An example of white immature apple seeds

This is a picture of an apple cut in half showing white immature apple seeds.

A picture of an apple showing dark brown mature seeds

This is a picture of an apple cut in half showing dark brown seeds. An apple is mature when the seeds are dark brown.

6 Ways to Know That Your Apples and Pears Are Ready to Pick

Follow these simple tips to learn when your tree is ready to harvest.

One of the most popular questions we hear this time of year is, “how do I know when my apple and pear trees are ready to pick?”.

  1. Placement on the Tree: Since the apples on the outside of the tree ripen faster than the ones on the inside, look to those first.
  2. Color: The hanging fruit begins to change color. Even green apples like Granny Smith and most pears have a subtle color shift when ripening begins in earnest, but the untrained eye might not see it. But red apples will show a more obvious color shift from green toward red as they approach ripeness.
  3. Fruit starts to drop: This is usually a solid giveaway, but it doesn’t mean that every fruit on the tree is at exactly the same stage.
  4. Ease of picking: As fruit approaches maturity, a layer of tissue on the stem accumulates abscisic acid in preparation to drop the apple or pear. Gently lift a fruit from the vertical hanging position to something approaching horizontal. If the fruit is ready, the abscission layer will break cleanly where it joins the twig or spur it is attached to.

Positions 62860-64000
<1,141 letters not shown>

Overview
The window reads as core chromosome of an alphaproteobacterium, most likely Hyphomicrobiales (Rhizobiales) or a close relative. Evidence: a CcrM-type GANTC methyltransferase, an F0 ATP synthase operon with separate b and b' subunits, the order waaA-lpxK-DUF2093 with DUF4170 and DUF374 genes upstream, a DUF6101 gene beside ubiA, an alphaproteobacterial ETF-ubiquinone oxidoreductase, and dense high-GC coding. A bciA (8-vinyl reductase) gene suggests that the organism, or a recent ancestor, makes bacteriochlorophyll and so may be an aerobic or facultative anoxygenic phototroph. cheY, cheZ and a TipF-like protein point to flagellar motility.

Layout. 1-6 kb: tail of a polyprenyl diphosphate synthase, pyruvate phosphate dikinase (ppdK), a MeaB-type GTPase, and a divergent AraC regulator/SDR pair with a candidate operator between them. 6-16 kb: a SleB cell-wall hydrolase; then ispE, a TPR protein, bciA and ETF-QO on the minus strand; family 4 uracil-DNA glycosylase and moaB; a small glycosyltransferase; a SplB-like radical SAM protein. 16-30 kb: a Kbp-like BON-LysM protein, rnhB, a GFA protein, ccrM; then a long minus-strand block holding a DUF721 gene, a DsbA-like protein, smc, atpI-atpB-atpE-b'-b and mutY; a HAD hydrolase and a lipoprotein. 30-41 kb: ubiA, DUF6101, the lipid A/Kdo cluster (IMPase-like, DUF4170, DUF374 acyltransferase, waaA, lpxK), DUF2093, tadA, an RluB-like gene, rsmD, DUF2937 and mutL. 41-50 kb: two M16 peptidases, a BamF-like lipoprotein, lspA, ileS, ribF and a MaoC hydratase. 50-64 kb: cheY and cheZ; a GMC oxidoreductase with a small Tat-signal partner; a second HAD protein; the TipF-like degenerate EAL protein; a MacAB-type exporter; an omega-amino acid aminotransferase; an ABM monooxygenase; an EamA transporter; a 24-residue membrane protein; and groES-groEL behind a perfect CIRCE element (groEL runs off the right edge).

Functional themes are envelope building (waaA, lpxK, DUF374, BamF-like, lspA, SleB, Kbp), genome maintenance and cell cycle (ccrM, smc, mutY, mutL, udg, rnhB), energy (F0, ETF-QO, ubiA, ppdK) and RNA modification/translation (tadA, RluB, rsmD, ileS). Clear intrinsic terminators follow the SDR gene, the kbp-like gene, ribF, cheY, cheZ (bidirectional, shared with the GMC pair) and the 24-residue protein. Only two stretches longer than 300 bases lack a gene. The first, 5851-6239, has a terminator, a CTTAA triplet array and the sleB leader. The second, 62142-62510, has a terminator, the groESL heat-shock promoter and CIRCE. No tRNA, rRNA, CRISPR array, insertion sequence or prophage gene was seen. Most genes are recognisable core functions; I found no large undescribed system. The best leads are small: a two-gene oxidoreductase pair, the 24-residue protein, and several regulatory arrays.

5. Seed maturity: The seeds are hard and brown or black. This is the surest indicator of physiological ripeness. Seeds that are soft and white are not ready and the fruit isn’t ripe. If you were to pick the fruit before the seed is mature, the fruit will not continue to ripen.
  6. Taste: The fruit pleases your palate. If you like it, then it’s ready!

The best way to know if apples are ripe and ready for picking is to check the timing of the local apple season in your area. In the PNW our apple season starts in July and extends into mid-November. In the South Puget Sound area the ‘Transparent’ apple season, for instance, peaks in the last week of July, and the “Liberty” apple season peaks in September.

Pears should be picked under-ripe

European-type pears—like the familiar Bartlett and Comice—ripen best off the tree. This is not true for Asian pears, which ripen fine on the tree. If left to ripen on the tree, European pears generally start ripening from the inside out and can be grainy or mushy. These pears are best picked just shy of full ripe (but physiologically ripe) then chilled and “cured”. We like pick them a little “under-ripe” where the seed is still a little bit white, but is starting to change to brown.